Yemen air force officers rebel
Sanaa - Yemeni air force officers shut down the capital's airport on Saturday, stopping all flights in protest at the sacking of their commander, a half brother of former President Ali Abdullah Saleh, an aviation official said.
A source on the military committee overseeing the armed forces' restructuring said the air force head, General Mohammed Saleh al-Ahmar, had refused to leave his post unless General Ali Mohsen al-Ahmar, an opponent of Saleh, was also fired.
The airport closure was a direct challenge to President Abd-Rabbu Mansour Hadi, who replaced Saleh earlier this year and is trying to push through a restructuring of the armed forces to remove Saleh allies from key posts.
The armed forces split during the lengthy uprising against Saleh's rule, with some units openly siding with protesters.
Military vehicles full of soldiers encircled Sanaa airport at dawn on Saturday, turning passengers away and preventing flights from taking off or landing, witnesses said.
Demonstrators demanding Saleh al-Ahmar's resignation brought several Yemeni airports to a standstill earlier this year. Hadi dismissed him on Friday and gave him the post of assistant to the defence minister.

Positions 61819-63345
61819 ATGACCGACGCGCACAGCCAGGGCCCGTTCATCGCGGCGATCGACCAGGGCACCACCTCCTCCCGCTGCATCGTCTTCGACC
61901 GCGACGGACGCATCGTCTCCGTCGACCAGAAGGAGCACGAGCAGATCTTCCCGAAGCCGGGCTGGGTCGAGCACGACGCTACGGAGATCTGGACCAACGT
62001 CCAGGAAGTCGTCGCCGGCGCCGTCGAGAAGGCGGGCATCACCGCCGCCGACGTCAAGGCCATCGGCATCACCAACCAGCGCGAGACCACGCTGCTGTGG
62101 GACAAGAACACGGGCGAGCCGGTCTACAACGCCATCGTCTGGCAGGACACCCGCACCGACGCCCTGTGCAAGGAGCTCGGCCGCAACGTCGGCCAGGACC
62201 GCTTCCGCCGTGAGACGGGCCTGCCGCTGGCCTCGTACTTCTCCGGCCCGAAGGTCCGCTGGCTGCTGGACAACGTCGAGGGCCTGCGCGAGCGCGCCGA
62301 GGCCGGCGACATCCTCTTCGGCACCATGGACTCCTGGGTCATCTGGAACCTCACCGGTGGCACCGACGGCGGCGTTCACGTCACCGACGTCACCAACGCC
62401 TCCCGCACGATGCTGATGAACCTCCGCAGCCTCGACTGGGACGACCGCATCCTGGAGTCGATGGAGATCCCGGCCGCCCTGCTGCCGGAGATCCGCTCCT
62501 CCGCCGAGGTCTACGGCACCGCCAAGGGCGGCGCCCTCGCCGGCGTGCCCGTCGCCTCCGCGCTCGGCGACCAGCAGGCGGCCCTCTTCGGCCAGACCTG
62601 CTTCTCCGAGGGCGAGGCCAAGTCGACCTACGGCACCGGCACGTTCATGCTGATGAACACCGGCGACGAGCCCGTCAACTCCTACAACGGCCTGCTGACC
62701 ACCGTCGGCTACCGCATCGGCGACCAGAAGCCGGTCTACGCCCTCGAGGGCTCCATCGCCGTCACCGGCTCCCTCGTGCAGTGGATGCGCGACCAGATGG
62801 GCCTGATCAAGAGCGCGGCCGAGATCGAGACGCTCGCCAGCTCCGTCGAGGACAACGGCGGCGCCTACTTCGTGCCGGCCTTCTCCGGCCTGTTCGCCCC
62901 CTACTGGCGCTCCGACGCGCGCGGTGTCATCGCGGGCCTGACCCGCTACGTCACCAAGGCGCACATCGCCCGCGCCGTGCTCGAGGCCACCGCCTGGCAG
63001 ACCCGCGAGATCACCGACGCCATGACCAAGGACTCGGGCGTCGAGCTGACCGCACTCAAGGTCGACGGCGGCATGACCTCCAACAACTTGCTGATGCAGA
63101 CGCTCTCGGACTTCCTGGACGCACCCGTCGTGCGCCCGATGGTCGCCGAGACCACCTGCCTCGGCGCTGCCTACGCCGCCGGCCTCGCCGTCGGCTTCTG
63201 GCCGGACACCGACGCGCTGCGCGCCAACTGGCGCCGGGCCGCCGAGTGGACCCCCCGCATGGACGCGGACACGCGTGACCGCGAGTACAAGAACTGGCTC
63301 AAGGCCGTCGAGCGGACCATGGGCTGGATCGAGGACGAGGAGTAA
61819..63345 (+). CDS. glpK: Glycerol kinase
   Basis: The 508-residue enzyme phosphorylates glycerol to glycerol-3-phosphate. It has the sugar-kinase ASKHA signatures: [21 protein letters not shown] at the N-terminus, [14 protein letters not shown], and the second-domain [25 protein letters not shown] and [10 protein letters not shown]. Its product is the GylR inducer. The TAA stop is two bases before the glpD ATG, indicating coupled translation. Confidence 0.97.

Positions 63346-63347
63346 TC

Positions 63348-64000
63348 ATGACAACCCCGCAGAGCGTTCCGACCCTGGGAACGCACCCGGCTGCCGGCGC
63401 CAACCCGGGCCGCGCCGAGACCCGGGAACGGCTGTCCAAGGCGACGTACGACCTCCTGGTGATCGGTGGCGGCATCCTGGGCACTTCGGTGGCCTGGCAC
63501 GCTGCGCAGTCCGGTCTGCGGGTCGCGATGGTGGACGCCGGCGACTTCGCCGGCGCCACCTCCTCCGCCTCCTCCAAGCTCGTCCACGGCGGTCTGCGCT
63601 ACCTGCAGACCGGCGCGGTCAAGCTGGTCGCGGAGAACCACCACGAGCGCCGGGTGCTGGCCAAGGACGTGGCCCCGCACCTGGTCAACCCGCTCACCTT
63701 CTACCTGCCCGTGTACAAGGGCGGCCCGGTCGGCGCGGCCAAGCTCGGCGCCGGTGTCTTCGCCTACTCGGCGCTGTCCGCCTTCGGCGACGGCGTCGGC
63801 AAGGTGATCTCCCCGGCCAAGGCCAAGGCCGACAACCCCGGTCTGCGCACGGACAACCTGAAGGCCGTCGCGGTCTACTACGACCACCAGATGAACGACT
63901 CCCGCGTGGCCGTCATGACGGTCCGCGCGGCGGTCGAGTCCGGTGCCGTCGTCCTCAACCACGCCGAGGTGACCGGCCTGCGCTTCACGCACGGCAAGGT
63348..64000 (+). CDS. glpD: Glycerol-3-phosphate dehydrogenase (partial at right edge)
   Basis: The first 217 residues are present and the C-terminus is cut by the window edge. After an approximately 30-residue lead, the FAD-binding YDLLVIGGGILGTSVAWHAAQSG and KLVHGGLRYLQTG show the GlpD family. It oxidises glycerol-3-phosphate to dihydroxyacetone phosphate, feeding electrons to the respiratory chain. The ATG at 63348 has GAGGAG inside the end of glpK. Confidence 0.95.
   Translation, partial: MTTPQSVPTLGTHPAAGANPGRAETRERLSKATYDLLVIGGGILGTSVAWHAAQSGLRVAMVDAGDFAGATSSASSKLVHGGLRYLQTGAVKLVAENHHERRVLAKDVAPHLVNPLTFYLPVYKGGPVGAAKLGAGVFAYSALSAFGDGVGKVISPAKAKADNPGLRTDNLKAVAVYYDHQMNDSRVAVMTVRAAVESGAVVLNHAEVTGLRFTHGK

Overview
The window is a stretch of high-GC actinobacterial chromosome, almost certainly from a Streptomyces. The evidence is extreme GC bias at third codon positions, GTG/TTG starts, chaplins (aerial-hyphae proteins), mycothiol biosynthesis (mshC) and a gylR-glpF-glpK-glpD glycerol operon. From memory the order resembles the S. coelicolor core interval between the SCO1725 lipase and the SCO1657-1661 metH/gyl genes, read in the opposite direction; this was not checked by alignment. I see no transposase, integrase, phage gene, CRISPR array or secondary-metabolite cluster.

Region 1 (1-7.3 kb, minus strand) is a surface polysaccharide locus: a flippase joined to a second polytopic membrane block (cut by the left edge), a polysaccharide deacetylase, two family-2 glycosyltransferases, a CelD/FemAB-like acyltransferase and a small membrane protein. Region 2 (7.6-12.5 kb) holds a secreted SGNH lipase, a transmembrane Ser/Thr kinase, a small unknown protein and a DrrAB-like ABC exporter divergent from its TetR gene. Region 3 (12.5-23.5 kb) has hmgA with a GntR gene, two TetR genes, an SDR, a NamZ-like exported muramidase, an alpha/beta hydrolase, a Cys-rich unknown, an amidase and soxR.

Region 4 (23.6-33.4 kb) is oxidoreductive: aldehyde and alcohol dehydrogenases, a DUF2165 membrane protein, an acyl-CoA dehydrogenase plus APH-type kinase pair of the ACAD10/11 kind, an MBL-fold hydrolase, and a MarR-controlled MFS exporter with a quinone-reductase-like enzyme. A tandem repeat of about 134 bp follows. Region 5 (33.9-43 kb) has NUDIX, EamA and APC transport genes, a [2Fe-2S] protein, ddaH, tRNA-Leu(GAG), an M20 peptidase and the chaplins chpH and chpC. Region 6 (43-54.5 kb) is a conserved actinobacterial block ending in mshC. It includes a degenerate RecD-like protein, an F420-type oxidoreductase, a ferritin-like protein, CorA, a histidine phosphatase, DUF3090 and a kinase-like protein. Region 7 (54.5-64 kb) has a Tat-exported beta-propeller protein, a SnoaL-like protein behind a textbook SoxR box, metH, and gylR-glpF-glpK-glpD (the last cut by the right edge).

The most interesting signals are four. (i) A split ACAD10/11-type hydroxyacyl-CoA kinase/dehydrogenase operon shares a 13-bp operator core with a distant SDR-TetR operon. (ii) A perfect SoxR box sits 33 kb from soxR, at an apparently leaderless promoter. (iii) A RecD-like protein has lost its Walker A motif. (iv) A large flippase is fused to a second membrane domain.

The airport closure highlights the challenges facing Hadi, whose reshuffle is upsetting the entrenched interests of Saleh's associates and those of General Ali Mohsen, some of whose allies were also sacked on Friday.
Mohsen turned against Saleh early in 2011 along with part of the armed forces, sparking sporadic open combat on the streets of Sanaa with loyalist troops and tribal militiamen that threatened to push the country into civil war.
Transport Minister Waed Abdullah Bathib told Qatar's state news agency incoming flights had been diverted to the southern port city of Aden.
The reshuffle, which left Saleh's son and nephew in place as heads of key military units, was welcomed by UN and Gulf diplomats who helped hammer out the deal under which the former leader left office after months of anti-government demonstrations that paralysed the impoverished state.
The diplomats said Hadi's move was in "perfect harmony" with the letter and spirit of the power transfer plan, according to a statement cited by state news agency Saba.
A committee responsible for demilitarising Sanaa was dismantling checkpoints set up by the warring factions in the west of the city to enforce the withdrawal of armed tribesmen and troops from the streets by the end of the week.
Previous efforts to do this have failed.
Hadi faces a sectarian rebellion in north Yemen and an emboldened wing of al-Qaeda concentrated in the south, which is also home to a separatist movement trying to revive a socialist state that Saleh united with the north in 1990.
Yemen's state news agency was hacked on Saturday, apparently by southern secessionist sympathisers. Instead of the usual news feed, there were pictures of southern leaders and the former state's flag.
"Your turn has come, all major Yemeni websites. If we do not see the southern flag waving above Yemeni sites we will eventually destroy them," read a statement posted on the site.
Some southerners accuse northerners of usurping their resources and discriminating against them. They want no part in the united Yemen envisaged by the Gulf initiative.